‘Good for your bones’ is often one of the most common health benefits listed for milk, but how much truth is in the idea? Exactly how good for your bones are the nutrients in milk?
Well, one of the unique things about cow’s milk is that it’s packed with calcium. Calcium is an important nutrient for the human body and is needed for the maintenance of normal bones and teeth. Calcium is not the only bone supporting element in milk, as milk also provides protein and phosphorous that along with calcium is needed for the normal growth and development of bone in children.
So the answer is yes, milk provides nutrients that are good for your bones!
How much calcium would you get in a glass of milk?
Every glass of milk has calcium in it, and the difference between the calcium levels in full-fat, semi-skimmed and skimmed milk is minimal – so the type of milk you drink should have no bearing on the amount of calcium you get. 100ml of milk typically provides around 124mg of calcium. The NHS Eatwell Guide also recommends going for lower fat milk for adults and children over 5, but this won’t affect the milk’s calcium content.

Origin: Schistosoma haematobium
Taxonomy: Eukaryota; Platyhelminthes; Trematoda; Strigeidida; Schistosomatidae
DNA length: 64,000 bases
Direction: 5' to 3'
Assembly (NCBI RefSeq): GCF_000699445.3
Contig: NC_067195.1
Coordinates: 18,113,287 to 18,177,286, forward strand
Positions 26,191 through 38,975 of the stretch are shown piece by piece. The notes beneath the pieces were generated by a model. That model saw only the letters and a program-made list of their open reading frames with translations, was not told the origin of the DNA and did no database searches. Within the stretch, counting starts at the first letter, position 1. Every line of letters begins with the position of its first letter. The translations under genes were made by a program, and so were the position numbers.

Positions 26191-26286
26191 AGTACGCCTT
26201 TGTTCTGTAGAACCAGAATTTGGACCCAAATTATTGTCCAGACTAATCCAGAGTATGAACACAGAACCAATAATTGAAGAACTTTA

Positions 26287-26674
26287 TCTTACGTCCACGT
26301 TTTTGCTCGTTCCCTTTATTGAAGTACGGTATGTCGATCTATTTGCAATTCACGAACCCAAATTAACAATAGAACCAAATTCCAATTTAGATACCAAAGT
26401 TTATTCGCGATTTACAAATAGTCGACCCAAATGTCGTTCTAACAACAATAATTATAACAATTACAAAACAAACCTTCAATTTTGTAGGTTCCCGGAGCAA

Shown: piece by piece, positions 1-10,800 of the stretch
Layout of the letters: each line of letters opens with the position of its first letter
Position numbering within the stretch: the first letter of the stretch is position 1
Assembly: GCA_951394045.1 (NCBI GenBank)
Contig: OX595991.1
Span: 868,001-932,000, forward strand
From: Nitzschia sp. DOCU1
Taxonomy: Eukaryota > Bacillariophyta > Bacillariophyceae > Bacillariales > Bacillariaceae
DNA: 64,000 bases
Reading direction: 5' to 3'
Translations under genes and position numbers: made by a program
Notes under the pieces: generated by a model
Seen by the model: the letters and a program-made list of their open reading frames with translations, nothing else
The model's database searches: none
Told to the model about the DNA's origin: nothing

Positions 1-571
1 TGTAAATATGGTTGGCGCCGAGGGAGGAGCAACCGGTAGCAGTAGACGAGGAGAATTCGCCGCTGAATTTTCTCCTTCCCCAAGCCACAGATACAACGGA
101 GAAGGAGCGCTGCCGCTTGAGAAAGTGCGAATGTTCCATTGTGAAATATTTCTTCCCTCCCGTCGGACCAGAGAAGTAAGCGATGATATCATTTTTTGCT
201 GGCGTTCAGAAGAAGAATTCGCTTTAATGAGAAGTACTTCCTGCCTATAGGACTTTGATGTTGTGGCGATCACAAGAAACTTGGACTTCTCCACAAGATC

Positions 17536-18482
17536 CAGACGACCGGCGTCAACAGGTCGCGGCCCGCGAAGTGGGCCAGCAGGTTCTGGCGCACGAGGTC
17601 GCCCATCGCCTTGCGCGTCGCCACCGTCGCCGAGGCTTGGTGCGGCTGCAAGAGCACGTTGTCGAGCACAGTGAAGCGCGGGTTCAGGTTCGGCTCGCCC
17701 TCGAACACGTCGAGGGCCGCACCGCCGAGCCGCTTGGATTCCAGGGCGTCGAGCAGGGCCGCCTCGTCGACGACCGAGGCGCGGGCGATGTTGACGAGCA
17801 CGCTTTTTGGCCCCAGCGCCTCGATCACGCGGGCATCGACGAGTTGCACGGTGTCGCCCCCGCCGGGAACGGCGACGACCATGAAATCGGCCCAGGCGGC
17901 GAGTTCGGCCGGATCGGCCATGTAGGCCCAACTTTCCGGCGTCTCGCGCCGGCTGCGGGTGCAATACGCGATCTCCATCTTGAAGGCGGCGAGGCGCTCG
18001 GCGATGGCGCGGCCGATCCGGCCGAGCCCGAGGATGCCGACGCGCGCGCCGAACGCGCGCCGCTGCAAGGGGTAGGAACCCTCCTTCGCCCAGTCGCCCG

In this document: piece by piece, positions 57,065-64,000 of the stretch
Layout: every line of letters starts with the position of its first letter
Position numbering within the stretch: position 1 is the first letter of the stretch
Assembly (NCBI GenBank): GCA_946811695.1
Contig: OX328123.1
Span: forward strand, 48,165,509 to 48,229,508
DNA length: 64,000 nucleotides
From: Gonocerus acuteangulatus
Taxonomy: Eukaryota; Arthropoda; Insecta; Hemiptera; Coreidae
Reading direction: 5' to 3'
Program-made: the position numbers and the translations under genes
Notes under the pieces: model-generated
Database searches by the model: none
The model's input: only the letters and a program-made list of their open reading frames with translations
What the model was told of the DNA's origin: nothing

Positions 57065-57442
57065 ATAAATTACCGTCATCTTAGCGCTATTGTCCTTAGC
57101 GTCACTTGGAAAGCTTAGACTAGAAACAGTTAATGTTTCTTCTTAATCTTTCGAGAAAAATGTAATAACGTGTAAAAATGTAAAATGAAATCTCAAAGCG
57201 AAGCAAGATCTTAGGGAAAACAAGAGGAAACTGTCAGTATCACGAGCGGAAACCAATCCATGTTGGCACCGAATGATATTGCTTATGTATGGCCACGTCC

How much milk should you drink in a day?
If you’re drinking milk to get calcium into your diet, you need to look at how much calcium a person should have each day. When you look at the nutrition label on a bottle of milk, or any food containing calcium, you’ll see a recommended daily amount shown as 800mg or 100%DV for calcium. However, this is just a standardised daily amount for adults, and not necessarily that useful if you’re trying to figure out if your child is getting enough calcium.
The UK Government has set more nuanced recommendations¹ for what a healthy calcium intake should be for various age groups. These recommendations are what we use in our public communications – they let us tell our customers how much calcium they should be consuming in a day according to their age groups. Those calcium levels guidelines look like this in mg (milligrams) per day:
How much of your daily calcium intake would you get from a glass of a milk?
We’ve looked at how much calcium you would get from a glass of milk, so now let’s see how that calcium fits into our intended daily intake. To answer the questions as best we can, we’re going to use the UK Government’s recommendations as our guidelines here. According to these recommendations, drinking a 250ml glass of milk will provide between 35% and 89% of your recommended daily calcium intake (dependent on age). To show a breakdown by age group, here’s a helpful table: